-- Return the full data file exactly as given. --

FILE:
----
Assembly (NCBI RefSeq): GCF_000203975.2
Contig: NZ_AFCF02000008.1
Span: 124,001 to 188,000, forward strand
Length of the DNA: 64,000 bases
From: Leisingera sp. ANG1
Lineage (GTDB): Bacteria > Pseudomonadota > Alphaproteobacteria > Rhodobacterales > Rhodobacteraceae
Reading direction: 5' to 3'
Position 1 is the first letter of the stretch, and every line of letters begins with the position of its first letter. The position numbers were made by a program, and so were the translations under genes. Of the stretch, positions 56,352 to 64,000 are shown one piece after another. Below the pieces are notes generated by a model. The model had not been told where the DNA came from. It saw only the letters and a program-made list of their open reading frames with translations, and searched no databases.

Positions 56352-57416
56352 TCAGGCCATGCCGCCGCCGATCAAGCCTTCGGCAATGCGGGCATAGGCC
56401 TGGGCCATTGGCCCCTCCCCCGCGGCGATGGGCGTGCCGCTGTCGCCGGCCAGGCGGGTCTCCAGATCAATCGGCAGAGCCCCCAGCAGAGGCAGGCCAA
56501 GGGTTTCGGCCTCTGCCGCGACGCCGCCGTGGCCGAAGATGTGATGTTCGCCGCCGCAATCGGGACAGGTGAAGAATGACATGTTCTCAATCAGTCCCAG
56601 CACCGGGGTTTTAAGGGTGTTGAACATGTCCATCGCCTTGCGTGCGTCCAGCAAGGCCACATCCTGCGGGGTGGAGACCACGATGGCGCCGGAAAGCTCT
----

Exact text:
Assembly (NCBI RefSeq): GCF_000203975.2
Contig: NZ_AFCF02000008.1
Span: 124,001 to 188,000, forward strand
Length of the DNA: 64,000 bases
From: Leisingera sp. ANG1
Lineage (GTDB): Bacteria > Pseudomonadota > Alphaproteobacteria > Rhodobacterales > Rhodobacteraceae
Reading direction: 5' to 3'
Position 1 is the first letter of the stretch, and every line of letters begins with the position of its first letter. The position numbers were made by a program, and so were the translations under genes. Of the stretch, positions 56,352 to 64,000 are shown one piece after another. Below the pieces are notes generated by a model. The model had not been told where the DNA came from. It saw only the letters and a program-made list of their open reading frames with translations, and searched no databases.

Positions 56352-57416
56352 TCAGGCCATGCCGCCGCCGATCAAGCCTTCGGCAATGCGGGCATAGGCC
56401 TGGGCCATTGGCCCCTCCCCCGCGGCGATGGGCGTGCCGCTGTCGCCGGCCAGGCGGGTCTCCAGATCAATCGGCAGAGCCCCCAGCAGAGGCAGGCCAA
56501 GGGTTTCGGCCTCTGCCGCGACGCCGCCGTGGCCGAAGATGTGATGTTCGCCGCCGCAATCGGGACAGGTGAAGAATGACATGTTCTCAATCAGTCCCAG
56601 CACCGGGGTTTTAAGGGTGTTGAACATGTCCATCGCCTTGCGTGCGTCCAGCAAGGCCACATCCTGCGGGGTGGAGACCACGATGGCGCCGGAAAGCTCT